Rules Level

(Redirected from Experimental technology)


BattleTech has various levels of play with scalable complexity as more advanced rules are introduced. There are variety of options for players of every skill level, from quick matches with very few units, to grand campaigns stretching over multiple theaters with combined arms warfare.


Quick-Start Rules[edit]

The BattleTech: Beginner Box contains a partial ruleset which does not include many rules that could be considered too complex for beginners, like tracking heat, and limits turns to three phases: Initiative, Movement, and Weapon Attack. Though not phases as such, Resolving Weapons Fire and Determining Damage are also covered. Importantly, the GATOR acronym is introduced as a mnemonic device for completing attack phases. Combat is limited to BattleMechs only. It has superseded older quick-start rules, such as those found in the Classic BattleTech Introductory Box Set.

Basic Rules[edit]

Published in BattleTech: A Game of Armored Combat, this level of play is more complex, introducing players to heat management, piloting skill rolls, critical effects, and other core rules. It increases the phases to the standard six, introducing the Physical Attack Phase, Heat Phase, and End Phase. The rules are still limited to BattleMechs. The book also contain simplified construction rules for players to modify their 'Mechs. It has superseded older introductory rulebooks, such as the one included in the Classic BattleTech Introductory Box Set.

The rules in BattleTech: Clan Invasion could be considered a companion to the basic rules for Inner Sphere 'Mechs in A Game of Armored Combat, as they cover more exotic Clan weapons and equipment, such as their OmniMechs, their ritualized form of warfare, zellbrigen, and new units like Elemental Battle Armor.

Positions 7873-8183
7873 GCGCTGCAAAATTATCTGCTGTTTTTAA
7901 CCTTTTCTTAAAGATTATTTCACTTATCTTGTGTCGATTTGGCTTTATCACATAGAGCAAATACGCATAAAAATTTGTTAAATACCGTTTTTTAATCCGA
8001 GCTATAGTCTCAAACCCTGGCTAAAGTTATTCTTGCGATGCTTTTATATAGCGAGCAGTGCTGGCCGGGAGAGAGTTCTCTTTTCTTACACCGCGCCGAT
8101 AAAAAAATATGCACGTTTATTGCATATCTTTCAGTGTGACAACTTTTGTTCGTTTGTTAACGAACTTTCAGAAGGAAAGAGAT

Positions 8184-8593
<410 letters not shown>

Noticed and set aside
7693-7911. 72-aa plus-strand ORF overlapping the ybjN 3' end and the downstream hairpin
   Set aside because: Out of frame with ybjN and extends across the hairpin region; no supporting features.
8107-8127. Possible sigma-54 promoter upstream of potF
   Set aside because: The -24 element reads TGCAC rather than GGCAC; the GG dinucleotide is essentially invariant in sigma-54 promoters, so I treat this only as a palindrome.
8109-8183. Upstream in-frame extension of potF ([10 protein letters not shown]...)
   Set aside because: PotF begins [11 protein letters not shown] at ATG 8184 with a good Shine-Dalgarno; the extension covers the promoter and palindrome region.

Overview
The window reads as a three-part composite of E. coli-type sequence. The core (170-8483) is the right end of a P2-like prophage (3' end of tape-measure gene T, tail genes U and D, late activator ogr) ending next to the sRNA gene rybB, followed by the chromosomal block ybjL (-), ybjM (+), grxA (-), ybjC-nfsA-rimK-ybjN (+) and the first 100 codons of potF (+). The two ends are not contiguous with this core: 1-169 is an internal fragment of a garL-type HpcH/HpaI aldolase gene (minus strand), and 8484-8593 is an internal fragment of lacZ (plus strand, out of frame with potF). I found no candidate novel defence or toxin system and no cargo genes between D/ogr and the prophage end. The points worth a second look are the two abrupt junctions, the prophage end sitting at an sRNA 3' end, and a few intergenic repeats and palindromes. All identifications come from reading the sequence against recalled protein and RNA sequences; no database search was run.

Intermediate Rules[edit]

The BattleMech Manual is a rulebook for BattleMech combat only. Building upon the previous, simplified rules, it is described as an "alternate presentation"[1] of the rules in Total Warfare, intended to provide a "one-stop BattleMech play experience".[1] It is a bridge between the basic rules and Total Warfare, covering the full complexity of BattleMech combat, including rules for their most common weapons and equipment, but it does not include construction rules.

Standard Rules[edit]

Total Warfare contains all the standard, "Tournament Legal" rules, weapons, and equipment used in official games. Furthering the complexity of the previous rulebooks, Total Warfare introduces rules for using infantry, battle armor, ProtoMechs, combat vehicles, support vehicles, aerospace units, and more. It also includes guides for constructing scenarios for play, painting miniatures, and even a few short stories.

The TechManual contains the construction rules and statistics that were used to build the canon "Tournament Legal" units. While unit construction is not part of the standard ruleset for playing games, this is the book that allows the player to build their own custom units. It also contains numerous short technical overviews of various weapons and equipment, as well as overviews of the technology behind BattleMechs themselves.

Advanced & Experimental Rules[edit]

Advanced equipment is in production "in-universe" but have rules generally considered too complex for lower rulesets and too tedious for standard, tournament games, though this is ultimately up to player or official agreement on their use. There is a very rough correspondence to Rules Level 2 equipment under FASA's old tournament rules.

Experimental equipment is being prototyped or has gone out of production. It is also considered rare and exotic technology which is not generally used in standard, tournament games or lower, though this is ultimately up to player or official agreement on their use. There is a very rough correspondence to Level 3 equipment under FASA's old tournament rules.